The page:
But for Denny's wife Charlotte, excuses about the levees readiness are not good enough.

"If those levees don't hold, it will be the end [for New Orleans]," Charlotte said. "We are hanging on by our fingernails."

"I went to Hoover Dam and I didn't see any leaks; why should our levees be leaking?" Denny said. "It's terrifying."

The predicted wind speeds, said Nagin, are yet another aspect of the storm that he says the city simply cannot beat.

"There is not a building in this city rated above 150 mph [in wind resistance]," the mayor said.

In the Lower Ninth Ward, one of the areas hit the hardest during Katrina, most residents had already fled town -- not willing to take the same risk as the Denny family and others like them who were determined to stay for the storm.

The Lower Ninth Ward seemed like a ghost town, other than a few stragglers still packing cars -- and one man simply walking down the street crying and screaming, "Why are you doing this to me?" It was clear that the area was listening to Nagin's warnings.

But most of the people spoke to had all lived in the area during Katrina, and said they never thought twice about returning in its aftermath.

Ernest Williams, whose house was nearly destroyed during Katrina, said he loves New Orleans too much to abandon it for good.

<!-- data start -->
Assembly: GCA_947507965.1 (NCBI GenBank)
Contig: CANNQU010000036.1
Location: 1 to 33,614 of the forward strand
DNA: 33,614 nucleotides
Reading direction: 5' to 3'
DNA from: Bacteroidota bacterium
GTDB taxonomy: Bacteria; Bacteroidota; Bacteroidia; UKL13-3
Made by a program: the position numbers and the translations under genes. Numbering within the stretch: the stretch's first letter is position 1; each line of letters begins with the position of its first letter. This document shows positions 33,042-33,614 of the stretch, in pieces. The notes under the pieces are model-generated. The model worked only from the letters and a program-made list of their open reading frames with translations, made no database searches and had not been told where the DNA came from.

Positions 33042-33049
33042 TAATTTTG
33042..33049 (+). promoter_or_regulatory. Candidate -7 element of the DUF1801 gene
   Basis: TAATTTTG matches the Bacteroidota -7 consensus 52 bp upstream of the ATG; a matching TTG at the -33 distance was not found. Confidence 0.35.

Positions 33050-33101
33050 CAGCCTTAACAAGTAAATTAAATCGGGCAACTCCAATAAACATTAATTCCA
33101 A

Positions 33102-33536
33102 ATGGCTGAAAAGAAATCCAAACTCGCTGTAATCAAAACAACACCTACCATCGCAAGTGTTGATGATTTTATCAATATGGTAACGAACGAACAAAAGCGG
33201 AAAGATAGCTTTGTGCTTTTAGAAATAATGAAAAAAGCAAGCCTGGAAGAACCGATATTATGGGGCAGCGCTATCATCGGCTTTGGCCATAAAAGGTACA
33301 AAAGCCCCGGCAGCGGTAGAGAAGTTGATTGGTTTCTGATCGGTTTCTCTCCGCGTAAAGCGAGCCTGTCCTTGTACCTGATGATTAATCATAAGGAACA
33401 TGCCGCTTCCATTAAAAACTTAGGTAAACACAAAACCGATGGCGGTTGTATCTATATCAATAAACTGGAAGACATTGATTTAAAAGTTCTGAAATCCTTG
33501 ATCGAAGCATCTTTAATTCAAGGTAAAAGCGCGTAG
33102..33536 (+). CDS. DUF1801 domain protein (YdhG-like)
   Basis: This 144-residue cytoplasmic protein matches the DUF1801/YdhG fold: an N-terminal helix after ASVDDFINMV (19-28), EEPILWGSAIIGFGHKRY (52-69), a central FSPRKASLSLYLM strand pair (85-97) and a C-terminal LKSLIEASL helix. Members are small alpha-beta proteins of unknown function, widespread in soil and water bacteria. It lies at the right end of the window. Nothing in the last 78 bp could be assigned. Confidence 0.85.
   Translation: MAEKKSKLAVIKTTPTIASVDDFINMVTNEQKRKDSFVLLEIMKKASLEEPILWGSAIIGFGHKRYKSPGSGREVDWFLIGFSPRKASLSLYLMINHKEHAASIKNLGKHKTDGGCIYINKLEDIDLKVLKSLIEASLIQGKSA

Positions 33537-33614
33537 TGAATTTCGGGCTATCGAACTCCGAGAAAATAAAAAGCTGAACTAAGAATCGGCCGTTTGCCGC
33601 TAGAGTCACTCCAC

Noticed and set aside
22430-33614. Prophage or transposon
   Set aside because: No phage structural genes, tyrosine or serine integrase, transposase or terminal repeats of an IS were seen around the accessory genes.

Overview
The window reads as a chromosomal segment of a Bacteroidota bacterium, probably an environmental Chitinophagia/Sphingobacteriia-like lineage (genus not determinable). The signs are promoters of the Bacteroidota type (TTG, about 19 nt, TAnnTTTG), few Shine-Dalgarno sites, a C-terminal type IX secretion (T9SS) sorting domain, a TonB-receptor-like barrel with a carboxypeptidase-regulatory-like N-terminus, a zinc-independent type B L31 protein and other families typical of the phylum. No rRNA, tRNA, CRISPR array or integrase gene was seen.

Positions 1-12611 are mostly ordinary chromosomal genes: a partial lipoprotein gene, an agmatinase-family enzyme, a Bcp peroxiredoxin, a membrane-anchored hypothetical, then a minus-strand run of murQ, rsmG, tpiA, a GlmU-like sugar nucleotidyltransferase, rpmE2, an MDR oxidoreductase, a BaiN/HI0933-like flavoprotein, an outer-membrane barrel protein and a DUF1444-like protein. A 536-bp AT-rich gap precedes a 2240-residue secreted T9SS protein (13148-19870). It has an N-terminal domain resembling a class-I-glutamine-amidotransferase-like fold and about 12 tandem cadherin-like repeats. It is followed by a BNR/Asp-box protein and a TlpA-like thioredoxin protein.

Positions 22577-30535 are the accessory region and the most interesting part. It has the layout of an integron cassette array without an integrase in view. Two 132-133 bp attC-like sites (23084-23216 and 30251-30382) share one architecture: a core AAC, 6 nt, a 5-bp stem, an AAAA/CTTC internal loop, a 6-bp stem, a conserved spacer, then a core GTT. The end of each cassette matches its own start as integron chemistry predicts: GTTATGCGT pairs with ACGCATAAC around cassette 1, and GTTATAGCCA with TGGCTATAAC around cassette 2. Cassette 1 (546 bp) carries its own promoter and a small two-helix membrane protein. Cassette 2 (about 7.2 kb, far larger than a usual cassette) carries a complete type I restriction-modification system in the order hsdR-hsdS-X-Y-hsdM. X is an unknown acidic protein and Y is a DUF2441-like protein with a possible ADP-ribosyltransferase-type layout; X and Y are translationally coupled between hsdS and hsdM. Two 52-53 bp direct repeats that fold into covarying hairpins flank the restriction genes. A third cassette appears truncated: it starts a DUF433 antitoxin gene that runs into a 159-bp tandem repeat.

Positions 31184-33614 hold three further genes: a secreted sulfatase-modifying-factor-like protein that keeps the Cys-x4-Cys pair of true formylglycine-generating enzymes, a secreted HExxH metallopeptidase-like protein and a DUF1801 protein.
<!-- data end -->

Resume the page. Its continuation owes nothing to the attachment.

"There is no place like New Orleans," said Williams, as he secured the last of his most valued possessions into a pickup truck before driving out of town.

"But yes, I'm scared," added Williams, who said it was hard to understand why the city could not guarantee the levees' strength.

"Millions have been pumped in to those levees -- something has to hold, right?" he said.

So far the mayor estimates that between 9,000 and 10,000 residents were moved out of the city on buses Saturday, and will continue to be evacuated through Sunday. Local highways will also all head north and out of the city Sunday.

After 6 p.m. on Sunday, Nagin warns residents: "You're on your own."

But for the Dennys -- alone doesn't sound too bad.

Sitting on his front porch with their two dogs -- Trooper and Bullet -- a pistol in his back pocket and a cabinet of loaded M-16 rifles in his bedroom, Larry Denny said he's too distrustful of the government, the levees and the New Orleans Police Department to abandon his house.

"They don't dare do what they did to us during Katrina again," said Denny, who said he'll "never stop being angry" about how Katrina's aftermath was botched by the city and the federal government.

"How can we trust them?" he said.

"I'm staying."